If I’m interstate I try to arrange meetings prior to being there so I know where I have to be and when. I will also try to get around to new shops and do some sample sessions when I’m away.
What challenges have you faced when starting or growing a business/organisation in Australia?
There are so many. When starting a business you wear all hats so each aspect of the business presents a different challenge. I also launched Yummia with no industry experience and at 22 was quite young, so that in itself posed a challenge. The commercialisation process of the product was a bit more complicated than I first anticipated, although luckily I have an outstanding production team behind Yummia working to produce the best quality product. Refrigerated logistics will forever be a bit of a headache.
What is one idea you are willing to give away for free?
Breakfast is the new black.
What people/companies/organisations do you think are doing really cool stuff in your industry, in Australia at the moment?
I think the Australian supermarket majors are doing a really good job at changing the face of food shopping in Australia in response to consumer habits changing. Gone are the days of aisle upon aisle of pre-packaged goods on shop shelves. They are offering consumers fresh and healthy alternatives and really changing the whole supermarket shopping experience.
What about internationally?
You can see that Australian supermarkets are looking to the successful habits of overseas supermarket chains, e.g. Tesco Express and M&S food hall.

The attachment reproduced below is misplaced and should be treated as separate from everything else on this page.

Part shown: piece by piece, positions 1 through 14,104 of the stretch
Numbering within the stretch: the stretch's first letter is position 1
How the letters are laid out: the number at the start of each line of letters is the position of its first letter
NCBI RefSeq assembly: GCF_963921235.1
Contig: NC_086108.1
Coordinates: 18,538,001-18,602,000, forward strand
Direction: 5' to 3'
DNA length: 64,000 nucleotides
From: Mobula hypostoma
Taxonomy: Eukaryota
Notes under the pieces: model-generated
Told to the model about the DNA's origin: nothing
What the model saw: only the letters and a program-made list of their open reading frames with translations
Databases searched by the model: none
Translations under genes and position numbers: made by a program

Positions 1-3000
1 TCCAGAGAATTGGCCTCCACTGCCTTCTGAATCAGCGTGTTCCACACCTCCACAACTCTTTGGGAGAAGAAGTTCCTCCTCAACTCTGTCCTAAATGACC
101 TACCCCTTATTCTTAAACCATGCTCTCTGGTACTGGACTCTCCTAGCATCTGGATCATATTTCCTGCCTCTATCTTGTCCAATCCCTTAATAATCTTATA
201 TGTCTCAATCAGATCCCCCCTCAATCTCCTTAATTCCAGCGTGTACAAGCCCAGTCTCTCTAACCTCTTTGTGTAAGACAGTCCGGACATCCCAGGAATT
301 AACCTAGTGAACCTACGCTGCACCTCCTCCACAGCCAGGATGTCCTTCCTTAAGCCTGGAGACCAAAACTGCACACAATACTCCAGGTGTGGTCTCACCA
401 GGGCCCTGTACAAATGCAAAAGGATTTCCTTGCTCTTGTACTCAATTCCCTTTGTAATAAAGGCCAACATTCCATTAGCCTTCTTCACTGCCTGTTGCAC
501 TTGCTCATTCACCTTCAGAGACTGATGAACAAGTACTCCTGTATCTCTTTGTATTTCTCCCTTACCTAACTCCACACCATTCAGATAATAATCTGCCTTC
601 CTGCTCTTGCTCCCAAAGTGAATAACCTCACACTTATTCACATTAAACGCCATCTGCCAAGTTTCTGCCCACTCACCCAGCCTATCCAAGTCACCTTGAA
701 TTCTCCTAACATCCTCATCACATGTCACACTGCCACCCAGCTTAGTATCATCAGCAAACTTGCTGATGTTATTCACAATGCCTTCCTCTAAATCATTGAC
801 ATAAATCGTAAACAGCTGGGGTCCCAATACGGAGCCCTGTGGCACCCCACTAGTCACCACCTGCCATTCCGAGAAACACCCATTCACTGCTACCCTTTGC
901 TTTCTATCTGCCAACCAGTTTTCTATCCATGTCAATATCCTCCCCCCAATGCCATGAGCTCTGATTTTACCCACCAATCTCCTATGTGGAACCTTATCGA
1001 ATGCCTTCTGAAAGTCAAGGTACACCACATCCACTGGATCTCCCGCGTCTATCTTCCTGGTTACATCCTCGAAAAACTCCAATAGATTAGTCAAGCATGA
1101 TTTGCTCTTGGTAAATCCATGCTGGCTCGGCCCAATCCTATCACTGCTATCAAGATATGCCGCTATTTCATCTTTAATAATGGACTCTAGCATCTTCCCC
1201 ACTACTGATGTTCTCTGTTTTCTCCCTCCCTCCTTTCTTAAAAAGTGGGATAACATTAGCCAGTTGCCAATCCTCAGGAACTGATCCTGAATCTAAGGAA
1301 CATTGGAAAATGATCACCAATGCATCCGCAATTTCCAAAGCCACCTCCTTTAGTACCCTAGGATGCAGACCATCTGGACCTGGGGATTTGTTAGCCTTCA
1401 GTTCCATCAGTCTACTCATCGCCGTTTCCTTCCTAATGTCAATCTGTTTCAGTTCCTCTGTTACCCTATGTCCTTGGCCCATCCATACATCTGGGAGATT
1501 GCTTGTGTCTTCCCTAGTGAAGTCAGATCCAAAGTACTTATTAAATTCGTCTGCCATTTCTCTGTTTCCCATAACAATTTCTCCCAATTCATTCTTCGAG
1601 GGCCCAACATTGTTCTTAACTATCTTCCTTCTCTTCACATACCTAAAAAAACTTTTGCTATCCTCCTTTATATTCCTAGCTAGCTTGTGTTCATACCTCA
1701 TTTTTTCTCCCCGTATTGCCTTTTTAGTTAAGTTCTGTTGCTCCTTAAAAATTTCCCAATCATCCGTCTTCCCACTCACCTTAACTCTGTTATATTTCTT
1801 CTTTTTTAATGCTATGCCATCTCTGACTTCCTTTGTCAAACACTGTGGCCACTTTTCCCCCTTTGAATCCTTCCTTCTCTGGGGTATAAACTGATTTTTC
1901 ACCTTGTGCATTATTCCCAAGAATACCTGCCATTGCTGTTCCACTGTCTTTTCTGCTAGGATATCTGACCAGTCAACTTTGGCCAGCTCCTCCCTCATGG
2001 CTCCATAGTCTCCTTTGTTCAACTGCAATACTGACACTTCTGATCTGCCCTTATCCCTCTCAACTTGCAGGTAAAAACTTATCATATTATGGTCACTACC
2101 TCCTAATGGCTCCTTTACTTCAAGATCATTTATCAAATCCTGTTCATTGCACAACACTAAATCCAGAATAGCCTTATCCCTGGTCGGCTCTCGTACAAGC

What role do you think business can play in affecting social change?
I think businesses can advocate for social change by adopting their practices to support the change they desire within their own work ethos and environment. For example, if health and exercise is important to the business then by allowing their workers a healthy work environment and flexibility in working hours to go and work out, they are creating the change within their own walls.
Name 3 websites you would recommend to our readers.
I would like to support Fresh Tracks, which is a charity that helps the rehabilitation and recovery process of acquired brain injury.
Name 3 Australians we should follow on Twitter.
Apart from @yummiaaus ….
Are there opportunities for people to get involved with your idea (e.g. are you looking for funding, interns, marketing help)?
I would love some help with the PR and marketing side of Yummia!
We’re aiming to build a community of Australian idea makers helping each other. If you could have one question answered about startups, marketing, social media, accounting, monetization, product development etc. What would it be?
How do you best use social media to direct followers into retail shops and purchase products?
What’s your favourite bar/café/restaurant?
I love the Botanist at Kirribilli (Sydney) for some drinks, tapas and catch up with girlfriends!
We thought it would be cool to crowdsource an annual prize to award to the interviewee’s choice (each person interviewed gets one vote) winner for the year’s best interview. Are you willing to kick in a prize?
We could offer a months supply of breakfast (although this does depend on the state the winner is located in as refrigerated distribution can be tricky!).